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Charis welcomes Francesca Royster in conversation with Alexis Pauline Gumbs for a discussion of Choosing Family: A Memoir of Queer Motherhood and Black Resistance. A brilliant literary memoir of chosen family and chosen heritage, told against the backdrop of Chicago’s North and South Sides.
As a multiracial household in Chicago’s North Side community of Rogers Park, race is at the core of Francesca T. Royster and her family's world, influencing everyday acts of parenting and the conception of what family truly means. Like Maggie Nelson’s The Argonauts, this lyrical and affecting memoir focuses on a unit of three: the author; her wife Annie, who's white; and Cecilia, the Black daughter they adopt as a couple in their forties and fifties. Choosing Family chronicles this journey to motherhood while examining the messiness and complexity of adoption and parenthood from a Black, queer, and feminist perspective. Royster also explores her memories of the matriarchs of her childhood and the homes these women created in Chicago’s South Side—itself a dynamic character in the memoir—where “family” was fluid, inclusive, and not necessarily defined by marriage or other socially recognized contracts.
Calling upon the work of some of her favorite queer thinkers, including José Esteban Muñoz and Audre Lorde, Royster interweaves her experiences and memories with queer and gender theory to argue that many Black families, certainly her own, have historically had a “queer” attitude toward family: configurations that sit outside the white normative experience and are the richer for their flexibility and generosity of spirit. A powerful, genre-bending memoir of family, identity, and acceptance, Choosing Family, ultimately, is about joy—about claiming the joy that society did not intend to assign to you, or to those like you.
Francesca T. Royster is a native of Chicago’s South Side and a professor of English literature at DePaul University in Chicago, where she teaches classes on African American literature and culture, Shakespeare, and gender and queer theory. She is the author of three academic books, Becoming Cleopatra: The Shifting Image of an Icon, Sounding Like a No-No: Queer Sounds and Eccentric Acts in the Post-Soul Era, and Black Country Music: Listening for Revolutions. She received her PhD in English literature from the University of California, Berkeley. Her essays have appeared in the Los Angeles Review of Books, Chicago Literati, and Feminist Studies, among others. She lives in Chicago.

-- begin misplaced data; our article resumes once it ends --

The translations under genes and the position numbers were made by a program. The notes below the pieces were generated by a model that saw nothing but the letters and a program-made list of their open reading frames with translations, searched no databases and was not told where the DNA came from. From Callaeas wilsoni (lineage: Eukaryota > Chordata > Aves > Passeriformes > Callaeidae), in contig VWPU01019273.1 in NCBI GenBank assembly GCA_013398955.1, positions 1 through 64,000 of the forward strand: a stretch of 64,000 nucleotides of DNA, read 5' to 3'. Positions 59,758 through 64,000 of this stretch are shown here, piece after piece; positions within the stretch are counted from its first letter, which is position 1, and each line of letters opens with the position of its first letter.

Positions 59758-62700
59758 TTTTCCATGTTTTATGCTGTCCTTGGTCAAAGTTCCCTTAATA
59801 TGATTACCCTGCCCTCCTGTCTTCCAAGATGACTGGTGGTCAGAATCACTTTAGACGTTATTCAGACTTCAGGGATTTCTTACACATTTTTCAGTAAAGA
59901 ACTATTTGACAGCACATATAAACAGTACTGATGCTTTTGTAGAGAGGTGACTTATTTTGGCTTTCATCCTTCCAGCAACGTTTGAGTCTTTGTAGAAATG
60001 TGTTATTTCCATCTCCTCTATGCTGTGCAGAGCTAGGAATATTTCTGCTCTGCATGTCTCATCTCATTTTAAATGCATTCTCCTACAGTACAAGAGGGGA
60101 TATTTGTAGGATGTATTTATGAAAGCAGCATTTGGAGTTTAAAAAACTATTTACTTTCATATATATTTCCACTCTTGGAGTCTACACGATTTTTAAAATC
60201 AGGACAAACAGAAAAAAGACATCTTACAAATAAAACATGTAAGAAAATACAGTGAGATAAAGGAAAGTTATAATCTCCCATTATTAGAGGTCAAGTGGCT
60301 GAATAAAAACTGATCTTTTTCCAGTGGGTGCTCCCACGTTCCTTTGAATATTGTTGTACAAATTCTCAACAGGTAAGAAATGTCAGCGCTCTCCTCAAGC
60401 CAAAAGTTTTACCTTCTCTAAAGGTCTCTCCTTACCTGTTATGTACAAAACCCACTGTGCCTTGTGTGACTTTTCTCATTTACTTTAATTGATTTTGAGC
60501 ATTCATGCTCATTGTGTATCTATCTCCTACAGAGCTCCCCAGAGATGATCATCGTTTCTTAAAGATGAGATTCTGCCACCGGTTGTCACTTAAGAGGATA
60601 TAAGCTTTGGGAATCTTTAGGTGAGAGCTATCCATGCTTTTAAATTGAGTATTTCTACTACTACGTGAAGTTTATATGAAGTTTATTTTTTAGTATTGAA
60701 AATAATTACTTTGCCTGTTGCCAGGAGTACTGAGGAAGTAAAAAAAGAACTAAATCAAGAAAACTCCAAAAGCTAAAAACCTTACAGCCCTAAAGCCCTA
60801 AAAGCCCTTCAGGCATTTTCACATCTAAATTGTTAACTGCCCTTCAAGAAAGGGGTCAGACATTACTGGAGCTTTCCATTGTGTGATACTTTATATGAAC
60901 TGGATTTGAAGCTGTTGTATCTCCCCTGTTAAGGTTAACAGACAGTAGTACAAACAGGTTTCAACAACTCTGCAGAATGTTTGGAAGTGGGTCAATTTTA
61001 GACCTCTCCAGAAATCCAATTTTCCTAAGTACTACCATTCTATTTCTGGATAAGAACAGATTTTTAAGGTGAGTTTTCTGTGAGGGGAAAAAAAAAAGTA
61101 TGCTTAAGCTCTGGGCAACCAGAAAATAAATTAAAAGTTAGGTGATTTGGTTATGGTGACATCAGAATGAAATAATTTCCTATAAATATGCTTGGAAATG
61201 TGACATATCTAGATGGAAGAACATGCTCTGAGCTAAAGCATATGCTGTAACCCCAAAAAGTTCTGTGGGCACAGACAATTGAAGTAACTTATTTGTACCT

Alexis Pauline Gumbs is a poet, independent scholar, and activist. She is the co-author of Revolutionary Mothering: Love on the Front Lines and author of Spill: Scenes of Black Feminist Fugitivity, M Archive: After the End of the World, Dub: Finding Ceremony, and Undrowned: Black Feminist Lessons from Marine Mammals.
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A brilliant literary memoir of chosen family and chosen heritage, told against the backdrop of Chicago’s North and South Sides
As a multiracial household in Chicago’s North Side community of Rogers Park, race is at the core of Francesca T. Royster and her family's world, influencing everyday acts of parenting and the conception of what family truly means.
After a century of racist whitewashing, country music is finally reckoning with its relationship to Black people.
An anthology that gives access to the voices of mothers of color and marginalized mothers
Revolutionary Mothering: Love on the Frontlines is an anthology that centers mothers of color and marginalized mothers’ voices—women who are in a world of necessary transformation.
Undrowned is a book-length meditation for social movements and our whole species based on the subversive and transformative guidance of marine mammals. Our aquatic cousins are queer, fierce, protective of each other, complex, shaped by conflict, and struggling to survive the extractive and militarized conditions our species has imposed on the ocean.
The concluding volume in a poetic trilogy, Alexis Pauline Gumbs's Dub: Finding Ceremony takes inspiration from theorist Sylvia Wynter, dub poetry, and ocean life to offer a catalog of possible methods for remembering, healing, listening, and living otherwise.
Following the innovative collection Spill, Alexis Pauline Gumbs's M Archive-the second book in a planned experimental triptych-is a series of poetic artifacts that speculatively documents the persistence of Black life following a worldwide cataclysm. Engaging with the work of the foundational Black feminist theorist M.
In Spill, self-described queer Black troublemaker and Black feminist love evangelist Alexis Pauline Gumbs presents a commanding collection of scenes depicting fugitive Black women and girls seeking freedom from gendered violence and racism.